Marvin Schick

Bergen County’s Thriving Yeshiva

While many New York-area day schools are in crisis, Yeshivat Noam — blessed with a growing Modern Orthodox community and energetic faculty — is riding high.
05/31/2010 - 20:00
Editorial Intern

When Yeshivat Noam first opened its doors in 2001, it was the kindergarten students — the upperclassmen, so to speak — who ran through the building, checking that every door had a mezuzah.

“We like to refer to them as our pioneers,” said Rabbi Chaim Hagler, principal of the Modern Orthodox school located in Bergen County. “They’ve kind of been eighth graders now for nine years.”

Second graders listen to a unit on bugs and their habitats.

Israel High

New program for 10th-12th graders offers a cost-effective alternative to American yeshiva day schools.
03/31/2010 - 20:00
Special To The Jewish Week

 Surrounded by close friends and enriched by challenging classes, Rebecca Hess feels content at her yeshiva high school in Philadelphia. 

Her parents boast about the high quality of their daughter’s academic education. They couldn’t have asked for anything more in their child’s schooling, they said.

But a recent discovery made them question if they could do better.

 Girls in Bnei Akiva’s Ulpanat Segula in Kiryat Motzkin.

Israel High

New program for 10th-12th graders offers a cost-effective alternative to American yeshiva day schools; tri-state recruitment to begin.
03/28/2010 - 20:00
Special To The Jewish Week

Surrounded by close friends and enriched by challenging classes, Rebecca Hess feels content at her yeshiva high school in Philadelphia.

Her parents boast about the high quality of their daughter's academic education. They couldn't have asked for anything more in their child's schooling, the y said.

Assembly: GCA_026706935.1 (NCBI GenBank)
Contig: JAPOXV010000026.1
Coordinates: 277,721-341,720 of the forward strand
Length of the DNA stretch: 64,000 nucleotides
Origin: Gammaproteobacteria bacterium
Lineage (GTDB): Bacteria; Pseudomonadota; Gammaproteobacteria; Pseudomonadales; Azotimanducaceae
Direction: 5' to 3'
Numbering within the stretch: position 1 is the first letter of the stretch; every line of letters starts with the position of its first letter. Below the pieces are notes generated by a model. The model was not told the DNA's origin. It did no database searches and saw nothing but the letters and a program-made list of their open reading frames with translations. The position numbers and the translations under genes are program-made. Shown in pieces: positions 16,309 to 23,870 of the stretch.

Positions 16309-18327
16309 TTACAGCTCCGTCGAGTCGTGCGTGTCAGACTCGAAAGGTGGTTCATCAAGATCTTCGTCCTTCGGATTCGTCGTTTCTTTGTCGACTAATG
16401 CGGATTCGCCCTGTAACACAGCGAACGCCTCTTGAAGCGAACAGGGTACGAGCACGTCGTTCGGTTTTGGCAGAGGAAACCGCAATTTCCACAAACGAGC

But a recent discovery made them question if they could do better.

Girls in Bnei Akiva's Ulpanat Segula in Kiryat Motzkin

Orthodox Scandals Could Harm Power Base, Experts Warn

Rash of recent prosecutions may leave community open to political backlash.
02/24/2010 - 19:00
Assistant Managing Editor

In the wake of recent scandals involving local Orthodox Jews, some sociologists think there could soon be a backlash against the political power of what has long been one of the most sought-after voting blocs.

“Situations like this have a cumulative effect,” said William Helmreich, a professor of sociology at City College and director of the Center for Jewish Studies at Queens College.

Rabbi Milton Balkany: Brooklyn power broker charged with extortion in hedge fund case.

A Match Made In ... Queens

Novel fundraising approach enables Orthodox day school to thrive.
02/10/2010 - 19:00
Associate Editor

Alan Steinberg likes to call it the “miracle on Grand Central Parkway.”
Last summer, Yeshiva Har Torah, where Steinberg serves as executive vice president, was, like many other Jewish day schools, scrambling to raise funds to compensate for its widening, $400,000 budget gap.

Lucky for them, a donor approached, offering to match all funds raised in the school’s “Mind the Gap” campaign. But there was a catch: every Har Torah family would have to make some sort of contribution, and within 30 days.

Yeshiva Har Torah’s parents rallied together to donate $200,000 to the school, matched by an anonymous donor.

Fresh Debate Over New National Charter School Movement

Steinhardt-backed group looks to seed 20 new schools, while other charter supporters call vision 'misguided.'
02/02/2010 - 19:00
Associate Editor

The race to establish a national Hebrew charter schools movement has officially begun, igniting a growing, and fierce, debate about the vision and purpose of schools that could potentially revolutionize the American Jewish education landscape.

Principal Maureen Campbell with students at Brooklyn's Hebrew Language Academy Charter School

When The Levee Breaks (Or, When The Levys Go Broke)

Tuesday, May 5th, 2009

The din has turned into a roar.

 

People who once quietly murmured about the tuition crisis are now shouting. Many who once casually flirted with the idea of putting their children in public school are filling out the paperwork.

 

In the best economic times it was difficult for Jewish families to find $30,000-$40,000 to educate their kids Jewishly full-time. Now it’s become the Herculean task that some are staring to see as Sisyphean.

 

Notes From A New Public School Parent

Wednesday, January 7th, 2009

After all the years my wife and I have carried  the burden of yeshiva tuition, we never thought we’d see the day we pull one of our children out because of an issue not related to money. But sure enough, because of learning issues that were impeding the progress of one of my kids, we decided an unusual mid-year shift was in order.

 

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